I picked a very personal and subjective topic for today. My top 3 favorite photo books (so far)! I am sure that these will not be loved by everyone the same, but I figured it might be quite interesting for you to get to know some new photo books, or maybe read about what someone else thinks of a favorite of yours. I started collecting and reading photo books about a year and a half ago, so it's self-explanatory that I don't know about all of the amazing books out there, but these 3 are the ones that really stood out to me the most, so far.
Stephen Shore: Uncommon Places
I first came across this, 208 page long and beautifully printed, book in a art museum in Munich, but hesitated and didn't buy it due to having to decide between it and another one of my favorites (last book in the post). I was luckily gifted this wonderful and colorful book for Christmas last year. From that moment on I couldn't resist having a quick look at it every once in a while and sometimes really sinking myself in the vast picture of America, Shore manages to illustrate in the book.
What is quite funny about me liking the book, is how much it differs from my preferred way of shooting. Hell, I have never even touched a 5x4 or even a 8x10 camera before! Nevertheless the depiction of "uncommon" places in this book is nothing short of incredible!
Thomas Hoepker: Wanderlust
He might be my all time favorite photographer and his book "Wanderlust" perfectly portrays his work as a photographer capturing a multitude of different events around the globe. Starting in 1954, with his first photographs on glass plates, through to 2013, the book truly gives the reader an insight into Hoepker's way of capturing important moments, not only for the subject, but also for the world. The 304 page long, often filled with beautifully printed 2 page spreads, book takes the reader along, on a ride through different eras of the second half of the 20th century and the beginning of the 21st. If you like documentary photography, you'll (probably) love this book.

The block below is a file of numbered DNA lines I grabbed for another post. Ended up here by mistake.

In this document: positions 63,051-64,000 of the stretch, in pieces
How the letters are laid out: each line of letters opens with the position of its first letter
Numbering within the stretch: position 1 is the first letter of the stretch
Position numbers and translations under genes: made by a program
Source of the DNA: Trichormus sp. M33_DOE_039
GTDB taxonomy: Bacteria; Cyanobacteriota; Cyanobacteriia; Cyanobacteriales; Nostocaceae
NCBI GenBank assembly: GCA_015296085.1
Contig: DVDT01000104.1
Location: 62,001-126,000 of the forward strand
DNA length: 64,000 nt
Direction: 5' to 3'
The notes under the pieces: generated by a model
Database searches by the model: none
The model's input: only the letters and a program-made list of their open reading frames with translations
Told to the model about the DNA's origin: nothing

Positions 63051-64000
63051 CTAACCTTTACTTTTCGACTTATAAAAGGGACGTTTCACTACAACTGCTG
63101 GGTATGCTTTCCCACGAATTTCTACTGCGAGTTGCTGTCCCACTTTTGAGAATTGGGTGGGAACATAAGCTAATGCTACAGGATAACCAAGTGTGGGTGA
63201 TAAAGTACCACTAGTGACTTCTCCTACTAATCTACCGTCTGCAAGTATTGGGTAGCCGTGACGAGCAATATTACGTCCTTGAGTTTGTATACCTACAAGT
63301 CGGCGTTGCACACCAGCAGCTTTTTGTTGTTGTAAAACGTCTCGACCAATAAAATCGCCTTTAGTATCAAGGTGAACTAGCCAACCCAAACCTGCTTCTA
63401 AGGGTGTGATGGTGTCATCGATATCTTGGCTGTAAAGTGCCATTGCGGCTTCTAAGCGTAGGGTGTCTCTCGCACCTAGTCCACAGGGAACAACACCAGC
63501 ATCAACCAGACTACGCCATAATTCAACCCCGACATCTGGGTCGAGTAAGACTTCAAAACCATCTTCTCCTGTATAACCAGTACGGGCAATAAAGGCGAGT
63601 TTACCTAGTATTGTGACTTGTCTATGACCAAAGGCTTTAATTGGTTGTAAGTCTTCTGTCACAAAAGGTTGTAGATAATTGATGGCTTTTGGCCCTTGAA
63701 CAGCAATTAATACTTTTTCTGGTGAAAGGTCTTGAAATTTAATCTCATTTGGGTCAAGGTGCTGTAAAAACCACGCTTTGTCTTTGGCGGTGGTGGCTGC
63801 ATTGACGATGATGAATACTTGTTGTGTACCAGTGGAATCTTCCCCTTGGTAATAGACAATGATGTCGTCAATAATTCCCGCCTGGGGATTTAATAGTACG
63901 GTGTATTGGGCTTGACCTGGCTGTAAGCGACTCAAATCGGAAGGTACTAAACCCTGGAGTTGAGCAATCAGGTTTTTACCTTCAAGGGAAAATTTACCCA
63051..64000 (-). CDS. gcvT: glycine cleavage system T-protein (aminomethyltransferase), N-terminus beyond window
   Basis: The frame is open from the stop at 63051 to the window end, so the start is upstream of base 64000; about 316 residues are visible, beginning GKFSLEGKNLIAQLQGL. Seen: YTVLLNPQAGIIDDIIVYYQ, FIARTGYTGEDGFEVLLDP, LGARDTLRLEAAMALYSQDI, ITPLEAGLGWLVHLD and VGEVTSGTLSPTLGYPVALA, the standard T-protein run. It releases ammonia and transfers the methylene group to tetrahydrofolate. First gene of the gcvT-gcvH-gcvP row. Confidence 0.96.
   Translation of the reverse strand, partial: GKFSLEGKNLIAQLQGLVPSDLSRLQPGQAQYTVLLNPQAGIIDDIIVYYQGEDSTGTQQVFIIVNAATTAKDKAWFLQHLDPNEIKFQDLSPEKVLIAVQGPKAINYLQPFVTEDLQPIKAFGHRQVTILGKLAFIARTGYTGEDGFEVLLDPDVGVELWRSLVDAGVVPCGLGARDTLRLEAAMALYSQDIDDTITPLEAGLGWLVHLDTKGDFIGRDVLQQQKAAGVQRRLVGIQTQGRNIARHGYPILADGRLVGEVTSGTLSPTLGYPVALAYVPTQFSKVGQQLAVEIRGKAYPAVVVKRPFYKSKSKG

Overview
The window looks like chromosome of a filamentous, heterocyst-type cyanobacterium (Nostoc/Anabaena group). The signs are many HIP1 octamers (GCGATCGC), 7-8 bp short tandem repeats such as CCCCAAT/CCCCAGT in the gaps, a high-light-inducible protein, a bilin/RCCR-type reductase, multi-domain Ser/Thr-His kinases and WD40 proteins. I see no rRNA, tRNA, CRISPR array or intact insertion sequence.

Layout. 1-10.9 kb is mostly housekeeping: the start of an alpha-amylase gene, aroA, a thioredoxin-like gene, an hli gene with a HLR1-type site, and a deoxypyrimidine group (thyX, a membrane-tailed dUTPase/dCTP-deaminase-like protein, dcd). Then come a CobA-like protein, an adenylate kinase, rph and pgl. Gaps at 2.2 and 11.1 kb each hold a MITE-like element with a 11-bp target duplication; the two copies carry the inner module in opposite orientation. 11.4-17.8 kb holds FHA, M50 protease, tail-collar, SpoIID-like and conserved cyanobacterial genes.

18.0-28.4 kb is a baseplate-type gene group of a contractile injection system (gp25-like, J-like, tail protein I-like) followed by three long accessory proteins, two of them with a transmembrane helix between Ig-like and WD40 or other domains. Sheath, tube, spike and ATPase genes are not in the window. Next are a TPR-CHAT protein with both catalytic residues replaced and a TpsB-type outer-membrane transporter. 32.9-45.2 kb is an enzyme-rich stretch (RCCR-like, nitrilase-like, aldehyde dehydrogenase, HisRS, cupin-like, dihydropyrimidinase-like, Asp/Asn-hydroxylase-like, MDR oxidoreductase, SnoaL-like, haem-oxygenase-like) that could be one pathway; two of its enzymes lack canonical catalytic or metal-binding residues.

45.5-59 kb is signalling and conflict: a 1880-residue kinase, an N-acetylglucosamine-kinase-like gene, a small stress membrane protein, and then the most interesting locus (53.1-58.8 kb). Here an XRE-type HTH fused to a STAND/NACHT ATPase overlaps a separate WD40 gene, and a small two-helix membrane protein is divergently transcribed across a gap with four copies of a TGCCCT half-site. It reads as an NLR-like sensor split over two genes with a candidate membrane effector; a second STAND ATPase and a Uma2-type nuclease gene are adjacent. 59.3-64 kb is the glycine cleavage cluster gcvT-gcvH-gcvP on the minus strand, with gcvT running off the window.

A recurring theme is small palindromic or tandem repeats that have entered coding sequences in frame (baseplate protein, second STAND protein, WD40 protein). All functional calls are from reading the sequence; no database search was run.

Robert Frank: The Americans
I am pretty sure that I don't have to explain to much about this book. Following Henri Cartier Bresson's "The Decisive Moment", this is the documentary/street photographer's bible. Robert Frank portrayed the American culture perfectly with this masterpiece of a book. The contrasty black and white imagery, printed by the photo book gods over at Steidl, truly pulls you into 1950s America and it's divided, patriotic and self defining culture. I am pretty sure that this book has played the biggest role in shaping my style of photography so far. I adore Frank's work and his way of simplifying complex situations into amazingly composed, but still simple, photographs. If you can only get one photo book for the rest of the year, buy "The Americans" and you'll not regret it.
Thank you for reading my second blog post! Hopefully you did find something new and maybe check out some of my own photography while you are here.